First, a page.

For investors it is all about the end result. If that also goes for you, periodic investing is not for you. Under normal circumstances, it is assumed that return on equity is higher than return on savings. A strategy which periodically invests a portion of its assets in equities and where the remainder is on the savings account, does not win from a strategy which invests everything in equities.
If everyone understands that investing periodically normally does not yield more at the end of the day, why is it so popular? The answer is closely related to the demand side. For investors who are only interested in the highest yield at maturity it is true that they are better off investing everything in shares. But investors are not rational beings which provides arguments that justify the choice of periodic investing.
Dollar cost averaging
An example of the rationale for periodic investing, or dollar cost averaging, as it is often referred to in the literature, comes from Meir Statman. He proposes four arguments. The first is the prospect theory which states that the way in which an investment choice is presented (framing) affects the final decision.
Suppose you have the choice between a sure gain of 500 euro or 50% chance of 1,000 Euros profit and 50% chance of nothing. Most people choose one option. You better have it in your pocket. But when we get to choose between option three, a certain loss of €500, and option four, 50% chance of a loss of 1,000 Euros and 50% chance of nothing, then we tend to choose option four. This is not in accordance with the choice of a rational person.
The expected yield is, apart from the minus sign, the same. But precisely that negative sign makes the difference. Losses hurt more than profits. The way in which the choice is presented, in terms of profit or loss, affects our decision.
We can apply the same concept to periodic investing. Suppose you buy every month for EUR 1,000 shares X. In period one you buy 10 shares X for 100 Euros. The share price drops in that period to 20 Euros. So, in period two you buy 50 shares. You now have 60 shares with an average acquisition price of 33.33 Euros, while the average price over the period was 50 Euros.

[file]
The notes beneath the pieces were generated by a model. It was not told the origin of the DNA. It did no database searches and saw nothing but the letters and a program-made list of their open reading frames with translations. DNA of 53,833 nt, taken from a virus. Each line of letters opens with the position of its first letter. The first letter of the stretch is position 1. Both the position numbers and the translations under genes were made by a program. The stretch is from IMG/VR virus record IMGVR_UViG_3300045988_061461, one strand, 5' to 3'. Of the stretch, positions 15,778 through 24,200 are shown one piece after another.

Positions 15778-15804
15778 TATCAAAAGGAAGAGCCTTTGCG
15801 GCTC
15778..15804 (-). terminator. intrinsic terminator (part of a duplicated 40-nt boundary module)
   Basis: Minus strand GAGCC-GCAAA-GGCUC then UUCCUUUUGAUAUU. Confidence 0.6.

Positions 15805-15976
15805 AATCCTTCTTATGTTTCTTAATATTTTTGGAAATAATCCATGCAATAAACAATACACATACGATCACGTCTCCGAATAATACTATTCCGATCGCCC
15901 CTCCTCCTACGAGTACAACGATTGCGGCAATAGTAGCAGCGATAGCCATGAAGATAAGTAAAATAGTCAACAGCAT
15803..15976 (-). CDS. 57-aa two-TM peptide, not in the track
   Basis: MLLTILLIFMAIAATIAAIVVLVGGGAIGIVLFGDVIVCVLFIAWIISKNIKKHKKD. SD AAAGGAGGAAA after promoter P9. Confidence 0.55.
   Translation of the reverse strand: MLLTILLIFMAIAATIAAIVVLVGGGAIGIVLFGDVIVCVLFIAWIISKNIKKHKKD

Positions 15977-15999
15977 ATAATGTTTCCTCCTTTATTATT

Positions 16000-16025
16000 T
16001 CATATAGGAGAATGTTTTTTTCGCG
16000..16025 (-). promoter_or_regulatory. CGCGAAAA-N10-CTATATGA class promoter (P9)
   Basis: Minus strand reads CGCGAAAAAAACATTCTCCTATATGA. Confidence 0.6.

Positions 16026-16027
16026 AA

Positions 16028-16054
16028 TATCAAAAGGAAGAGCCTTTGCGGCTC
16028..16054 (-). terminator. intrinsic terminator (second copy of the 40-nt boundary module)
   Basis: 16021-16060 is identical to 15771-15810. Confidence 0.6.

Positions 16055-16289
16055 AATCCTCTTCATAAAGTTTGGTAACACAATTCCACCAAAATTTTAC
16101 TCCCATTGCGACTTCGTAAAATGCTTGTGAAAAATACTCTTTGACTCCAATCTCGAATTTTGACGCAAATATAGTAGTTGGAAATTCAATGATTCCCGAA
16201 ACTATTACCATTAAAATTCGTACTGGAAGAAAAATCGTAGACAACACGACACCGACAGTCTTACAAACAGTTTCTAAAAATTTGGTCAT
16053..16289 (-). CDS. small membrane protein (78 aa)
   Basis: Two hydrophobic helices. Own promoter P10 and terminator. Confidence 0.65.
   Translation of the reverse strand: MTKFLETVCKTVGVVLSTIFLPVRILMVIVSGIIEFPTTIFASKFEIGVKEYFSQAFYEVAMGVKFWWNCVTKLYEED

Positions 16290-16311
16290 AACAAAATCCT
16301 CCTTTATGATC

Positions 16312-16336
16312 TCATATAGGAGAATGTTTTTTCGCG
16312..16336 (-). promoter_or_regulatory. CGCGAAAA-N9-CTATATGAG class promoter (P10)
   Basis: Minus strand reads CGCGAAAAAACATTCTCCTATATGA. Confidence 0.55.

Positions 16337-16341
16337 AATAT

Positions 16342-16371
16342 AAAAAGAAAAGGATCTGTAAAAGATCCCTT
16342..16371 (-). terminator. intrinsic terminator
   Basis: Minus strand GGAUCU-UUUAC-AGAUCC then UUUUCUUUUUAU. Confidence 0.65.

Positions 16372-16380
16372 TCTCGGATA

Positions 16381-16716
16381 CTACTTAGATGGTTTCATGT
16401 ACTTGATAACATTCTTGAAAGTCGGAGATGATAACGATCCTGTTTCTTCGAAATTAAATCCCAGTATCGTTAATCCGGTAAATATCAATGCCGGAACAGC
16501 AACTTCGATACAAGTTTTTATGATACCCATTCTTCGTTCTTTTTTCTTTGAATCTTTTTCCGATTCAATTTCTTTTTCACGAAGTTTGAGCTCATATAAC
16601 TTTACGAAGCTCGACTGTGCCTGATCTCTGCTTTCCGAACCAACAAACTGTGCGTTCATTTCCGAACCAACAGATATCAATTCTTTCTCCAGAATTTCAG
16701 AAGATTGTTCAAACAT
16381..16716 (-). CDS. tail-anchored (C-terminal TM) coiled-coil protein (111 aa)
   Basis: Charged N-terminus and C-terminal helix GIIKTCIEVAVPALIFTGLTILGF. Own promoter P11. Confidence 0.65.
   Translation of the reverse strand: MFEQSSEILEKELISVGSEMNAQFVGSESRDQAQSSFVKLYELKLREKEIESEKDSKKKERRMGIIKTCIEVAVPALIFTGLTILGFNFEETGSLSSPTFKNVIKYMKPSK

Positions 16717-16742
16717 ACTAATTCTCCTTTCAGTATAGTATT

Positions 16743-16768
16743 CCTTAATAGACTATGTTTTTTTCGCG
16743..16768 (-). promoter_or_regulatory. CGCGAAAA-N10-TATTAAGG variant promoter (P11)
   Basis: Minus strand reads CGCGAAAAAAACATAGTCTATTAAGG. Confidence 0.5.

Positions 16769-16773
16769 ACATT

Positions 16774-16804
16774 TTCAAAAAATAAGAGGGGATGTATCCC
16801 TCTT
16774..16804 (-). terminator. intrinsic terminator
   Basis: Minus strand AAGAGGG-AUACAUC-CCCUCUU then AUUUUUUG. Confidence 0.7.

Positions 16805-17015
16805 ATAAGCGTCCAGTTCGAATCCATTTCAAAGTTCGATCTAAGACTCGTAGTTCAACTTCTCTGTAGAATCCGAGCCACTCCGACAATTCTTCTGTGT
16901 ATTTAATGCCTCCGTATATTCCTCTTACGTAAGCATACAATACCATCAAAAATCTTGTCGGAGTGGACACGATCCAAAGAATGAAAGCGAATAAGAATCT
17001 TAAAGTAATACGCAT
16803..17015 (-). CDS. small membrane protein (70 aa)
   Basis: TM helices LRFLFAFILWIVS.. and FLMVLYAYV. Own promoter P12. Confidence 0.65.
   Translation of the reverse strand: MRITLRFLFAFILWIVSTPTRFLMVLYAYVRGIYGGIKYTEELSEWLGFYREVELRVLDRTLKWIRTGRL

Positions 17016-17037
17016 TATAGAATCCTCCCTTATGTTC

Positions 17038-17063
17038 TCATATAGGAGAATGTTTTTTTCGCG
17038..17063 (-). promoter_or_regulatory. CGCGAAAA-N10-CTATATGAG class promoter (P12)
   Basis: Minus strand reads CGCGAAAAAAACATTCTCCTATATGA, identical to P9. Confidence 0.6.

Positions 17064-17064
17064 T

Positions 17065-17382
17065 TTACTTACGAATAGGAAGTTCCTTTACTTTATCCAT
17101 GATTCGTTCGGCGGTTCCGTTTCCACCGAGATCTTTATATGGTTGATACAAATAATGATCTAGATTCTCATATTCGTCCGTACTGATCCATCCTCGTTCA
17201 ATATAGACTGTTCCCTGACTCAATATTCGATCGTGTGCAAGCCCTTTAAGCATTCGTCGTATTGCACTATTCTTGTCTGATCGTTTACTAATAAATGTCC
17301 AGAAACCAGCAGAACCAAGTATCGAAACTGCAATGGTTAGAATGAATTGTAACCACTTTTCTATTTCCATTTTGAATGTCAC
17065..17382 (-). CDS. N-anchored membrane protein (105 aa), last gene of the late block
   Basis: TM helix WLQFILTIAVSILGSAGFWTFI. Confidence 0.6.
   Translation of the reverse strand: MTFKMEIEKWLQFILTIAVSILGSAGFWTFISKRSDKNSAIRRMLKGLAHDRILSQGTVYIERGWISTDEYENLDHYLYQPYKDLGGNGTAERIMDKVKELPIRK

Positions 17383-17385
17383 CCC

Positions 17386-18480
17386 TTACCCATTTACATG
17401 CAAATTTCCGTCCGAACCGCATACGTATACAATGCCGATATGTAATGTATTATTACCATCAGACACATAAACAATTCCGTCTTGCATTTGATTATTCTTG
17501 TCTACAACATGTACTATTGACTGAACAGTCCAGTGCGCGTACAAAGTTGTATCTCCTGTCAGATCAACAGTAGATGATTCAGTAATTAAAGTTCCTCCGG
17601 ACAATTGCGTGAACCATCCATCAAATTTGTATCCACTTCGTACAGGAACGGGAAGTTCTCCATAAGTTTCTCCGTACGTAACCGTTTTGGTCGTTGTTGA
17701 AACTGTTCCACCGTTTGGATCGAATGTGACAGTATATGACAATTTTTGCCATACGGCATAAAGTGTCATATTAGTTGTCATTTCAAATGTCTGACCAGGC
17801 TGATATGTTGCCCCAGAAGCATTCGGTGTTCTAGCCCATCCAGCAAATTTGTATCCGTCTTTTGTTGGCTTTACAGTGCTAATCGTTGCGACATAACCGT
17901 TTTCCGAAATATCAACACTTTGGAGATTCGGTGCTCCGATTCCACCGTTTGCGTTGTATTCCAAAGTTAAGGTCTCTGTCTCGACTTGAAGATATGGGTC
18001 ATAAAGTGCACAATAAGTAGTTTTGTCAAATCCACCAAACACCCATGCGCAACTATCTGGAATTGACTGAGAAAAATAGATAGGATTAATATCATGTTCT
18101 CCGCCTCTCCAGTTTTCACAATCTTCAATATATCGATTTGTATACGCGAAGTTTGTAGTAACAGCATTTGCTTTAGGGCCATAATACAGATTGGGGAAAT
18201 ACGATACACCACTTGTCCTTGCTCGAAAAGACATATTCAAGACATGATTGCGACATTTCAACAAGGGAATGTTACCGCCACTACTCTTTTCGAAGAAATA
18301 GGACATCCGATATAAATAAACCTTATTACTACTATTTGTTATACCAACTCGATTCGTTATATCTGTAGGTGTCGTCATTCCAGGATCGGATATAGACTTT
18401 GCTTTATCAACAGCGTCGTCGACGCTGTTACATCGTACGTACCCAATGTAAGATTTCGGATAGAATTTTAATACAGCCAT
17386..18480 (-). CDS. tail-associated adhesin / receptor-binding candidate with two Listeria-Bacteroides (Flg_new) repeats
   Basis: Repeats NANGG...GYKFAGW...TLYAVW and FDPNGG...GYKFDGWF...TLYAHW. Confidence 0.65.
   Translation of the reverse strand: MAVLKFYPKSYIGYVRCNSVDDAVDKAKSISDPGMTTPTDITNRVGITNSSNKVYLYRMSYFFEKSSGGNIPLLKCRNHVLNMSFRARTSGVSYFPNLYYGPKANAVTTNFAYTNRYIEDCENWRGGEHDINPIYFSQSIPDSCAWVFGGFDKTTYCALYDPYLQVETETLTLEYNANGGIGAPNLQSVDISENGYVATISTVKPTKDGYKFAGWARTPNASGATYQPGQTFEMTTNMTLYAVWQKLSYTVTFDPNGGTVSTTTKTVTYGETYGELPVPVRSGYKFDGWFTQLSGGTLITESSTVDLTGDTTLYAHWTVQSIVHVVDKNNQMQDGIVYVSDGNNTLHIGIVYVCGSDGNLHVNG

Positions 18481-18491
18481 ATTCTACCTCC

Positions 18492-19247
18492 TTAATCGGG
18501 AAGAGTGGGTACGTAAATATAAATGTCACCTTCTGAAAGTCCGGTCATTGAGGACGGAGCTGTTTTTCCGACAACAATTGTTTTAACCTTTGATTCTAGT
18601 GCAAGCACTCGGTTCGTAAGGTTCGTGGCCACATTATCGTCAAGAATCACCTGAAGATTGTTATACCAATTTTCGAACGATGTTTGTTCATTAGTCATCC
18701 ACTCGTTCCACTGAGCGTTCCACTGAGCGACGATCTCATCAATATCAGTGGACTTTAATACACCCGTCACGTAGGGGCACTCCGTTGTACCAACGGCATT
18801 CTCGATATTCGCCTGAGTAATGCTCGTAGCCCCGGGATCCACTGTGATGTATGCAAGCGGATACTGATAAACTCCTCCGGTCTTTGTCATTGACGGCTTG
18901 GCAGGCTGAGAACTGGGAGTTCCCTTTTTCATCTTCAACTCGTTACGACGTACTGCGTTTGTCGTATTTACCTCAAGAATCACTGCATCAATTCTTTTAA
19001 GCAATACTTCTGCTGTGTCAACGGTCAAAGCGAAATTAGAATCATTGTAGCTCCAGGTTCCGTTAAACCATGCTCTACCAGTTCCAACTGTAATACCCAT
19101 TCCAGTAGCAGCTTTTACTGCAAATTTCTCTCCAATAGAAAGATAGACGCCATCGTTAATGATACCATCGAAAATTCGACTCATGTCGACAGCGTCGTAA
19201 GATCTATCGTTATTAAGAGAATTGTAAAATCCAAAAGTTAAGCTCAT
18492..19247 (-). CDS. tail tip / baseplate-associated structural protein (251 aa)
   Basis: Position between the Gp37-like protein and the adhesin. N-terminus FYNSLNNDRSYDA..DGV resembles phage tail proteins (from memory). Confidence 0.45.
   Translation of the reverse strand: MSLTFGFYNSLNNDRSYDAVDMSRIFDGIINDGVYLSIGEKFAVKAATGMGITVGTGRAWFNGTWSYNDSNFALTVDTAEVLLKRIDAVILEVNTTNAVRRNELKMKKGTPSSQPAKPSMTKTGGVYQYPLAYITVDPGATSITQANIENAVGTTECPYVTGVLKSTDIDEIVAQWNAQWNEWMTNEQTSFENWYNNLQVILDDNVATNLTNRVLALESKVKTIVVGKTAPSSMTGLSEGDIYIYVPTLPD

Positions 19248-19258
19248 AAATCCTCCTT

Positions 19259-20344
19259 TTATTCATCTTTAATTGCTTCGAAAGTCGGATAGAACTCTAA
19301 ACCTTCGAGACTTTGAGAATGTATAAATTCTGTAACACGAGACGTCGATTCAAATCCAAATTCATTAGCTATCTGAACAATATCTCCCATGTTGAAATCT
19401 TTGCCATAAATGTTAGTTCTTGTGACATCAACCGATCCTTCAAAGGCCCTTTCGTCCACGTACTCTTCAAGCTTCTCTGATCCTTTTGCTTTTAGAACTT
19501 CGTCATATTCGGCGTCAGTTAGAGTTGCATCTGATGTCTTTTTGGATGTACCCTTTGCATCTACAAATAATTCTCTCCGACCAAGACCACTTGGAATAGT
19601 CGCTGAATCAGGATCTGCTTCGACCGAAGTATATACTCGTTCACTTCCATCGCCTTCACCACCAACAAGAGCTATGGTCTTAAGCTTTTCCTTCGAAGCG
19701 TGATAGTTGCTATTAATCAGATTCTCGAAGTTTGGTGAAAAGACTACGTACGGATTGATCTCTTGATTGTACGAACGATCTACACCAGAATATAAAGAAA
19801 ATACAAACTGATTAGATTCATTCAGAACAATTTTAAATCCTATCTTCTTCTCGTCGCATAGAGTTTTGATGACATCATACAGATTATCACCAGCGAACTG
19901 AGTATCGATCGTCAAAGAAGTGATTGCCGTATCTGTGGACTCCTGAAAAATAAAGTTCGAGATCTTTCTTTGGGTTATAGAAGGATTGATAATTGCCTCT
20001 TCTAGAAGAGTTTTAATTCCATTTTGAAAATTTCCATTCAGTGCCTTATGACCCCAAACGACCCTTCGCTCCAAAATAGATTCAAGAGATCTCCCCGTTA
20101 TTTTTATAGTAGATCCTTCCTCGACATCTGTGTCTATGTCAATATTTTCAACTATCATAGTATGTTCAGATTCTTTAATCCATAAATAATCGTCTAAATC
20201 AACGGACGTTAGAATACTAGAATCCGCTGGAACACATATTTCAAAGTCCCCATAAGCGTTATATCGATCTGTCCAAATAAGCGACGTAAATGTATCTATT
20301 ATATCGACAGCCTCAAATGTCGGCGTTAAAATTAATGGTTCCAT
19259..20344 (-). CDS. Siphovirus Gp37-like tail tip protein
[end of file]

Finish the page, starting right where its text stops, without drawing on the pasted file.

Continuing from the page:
You bought “cheap”, and decide to continue investing periodically. You conveniently forget that you are at a loss of 800 Euros. framing also plays an important role here. The way in which periodic investing is presented affects our willingness to actually invest that way. A second argument is regret. Suppose you invest everything at once. Within the first year, the stock market fall 50%. Then you regret your decision, and like losses, regret is a heavy burden for an investor. To have no regrets, you can invest in accordance with a certain rule. Then at least you can tell yourself “it was not my fault”.
Periodic investing is such a rule. The relationship between the amount of responsibility an investor has and the amount of regret has been demonstrated in the literature. With periodic investing you have little responsibility and therefore little regret. Finally, Statman cites two other factors: cognitive mistakes (quit investing after a significant setback) and self-discipline (to not be distracted from the goal, which is investing). These factors are also used as an argument for periodic investing. The periodic investment continues.
Take a broader look
The conclusion? If you look beyond the expected yield at maturity there are a number of arguments that underpin the choice for periodic investing. As Statman began his study: “Dollar cost averaging may not be rational behaviour, but it is perfectly normal behaviour.”